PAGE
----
You see them at the helm of businesses from their own respective countries. And you see them running companies that are headquartered half a world away from where they were born.

However you don't see that many Brits in the ascendant at non-British companies or - increasingly - at British companies.

Why is that?

Well that apparently endangered species, the British chairman of a British FTSE100 company told me he thinks it's a work-life balance thing: he claims that we Brits prefer the quiet life at home, rather than the thrills of living on a plane and consorting with prime ministers and the rest of the global elite.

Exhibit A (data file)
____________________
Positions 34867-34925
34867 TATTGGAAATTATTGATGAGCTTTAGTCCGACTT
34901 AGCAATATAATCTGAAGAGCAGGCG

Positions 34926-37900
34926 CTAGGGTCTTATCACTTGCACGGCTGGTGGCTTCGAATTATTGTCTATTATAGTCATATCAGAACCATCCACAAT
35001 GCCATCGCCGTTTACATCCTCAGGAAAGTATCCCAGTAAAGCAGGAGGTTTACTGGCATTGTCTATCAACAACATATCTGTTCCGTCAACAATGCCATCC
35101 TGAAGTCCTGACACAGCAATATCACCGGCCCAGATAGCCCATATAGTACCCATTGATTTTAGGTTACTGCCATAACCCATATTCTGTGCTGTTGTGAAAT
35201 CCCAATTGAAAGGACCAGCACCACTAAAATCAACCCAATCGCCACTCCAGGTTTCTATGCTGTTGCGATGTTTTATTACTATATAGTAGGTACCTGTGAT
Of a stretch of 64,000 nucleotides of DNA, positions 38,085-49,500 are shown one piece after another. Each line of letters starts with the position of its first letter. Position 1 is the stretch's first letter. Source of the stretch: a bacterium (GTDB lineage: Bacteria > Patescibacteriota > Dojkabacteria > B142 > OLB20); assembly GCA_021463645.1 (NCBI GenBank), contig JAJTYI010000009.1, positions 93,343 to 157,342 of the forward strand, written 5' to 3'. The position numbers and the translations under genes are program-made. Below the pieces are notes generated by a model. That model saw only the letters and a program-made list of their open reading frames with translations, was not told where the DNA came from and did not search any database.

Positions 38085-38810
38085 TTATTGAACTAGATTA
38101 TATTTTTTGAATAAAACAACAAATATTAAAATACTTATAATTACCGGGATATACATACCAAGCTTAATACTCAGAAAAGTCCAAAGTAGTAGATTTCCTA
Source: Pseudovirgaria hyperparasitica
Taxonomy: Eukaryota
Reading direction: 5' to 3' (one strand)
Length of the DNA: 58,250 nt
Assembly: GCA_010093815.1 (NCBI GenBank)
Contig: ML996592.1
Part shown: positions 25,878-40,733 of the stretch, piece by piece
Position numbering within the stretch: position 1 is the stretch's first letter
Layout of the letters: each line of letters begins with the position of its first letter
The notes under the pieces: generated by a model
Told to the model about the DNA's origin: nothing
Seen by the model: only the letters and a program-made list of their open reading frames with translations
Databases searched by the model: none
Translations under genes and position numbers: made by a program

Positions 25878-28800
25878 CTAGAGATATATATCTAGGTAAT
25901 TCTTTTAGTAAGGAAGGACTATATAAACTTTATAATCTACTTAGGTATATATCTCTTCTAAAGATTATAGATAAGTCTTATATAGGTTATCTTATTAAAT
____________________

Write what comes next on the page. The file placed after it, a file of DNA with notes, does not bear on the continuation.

Or maybe it's just another manifestation of the relative openness of the British economy and the UK's unusual cultural tolerance.

Does it matter that the big bosses aren't from the UK?

Well it might, on the margin, have an impact on where these companies choose to invest.

And if you think these companies are global powerhouses, there is a question about whether British interests are sufficiently represented when corporate bosses flex their political and economic muscles.

There's more to the City than giant, taxpayer-backed banks

Robert Peston | 08:10 UK time, Wednesday, 2 February 2011


Pfizer's closure of its research centre in the UK is one of those gut-wrenching stories.

Apart from the blow to more than 2,000 employees, many of them highly skilled, it is another setback to the task of rebuilding the British economy on foundations of expertise and competitive advantage in several sectors - and, to over-simplify the perceived British problem, not just on financial services and the City.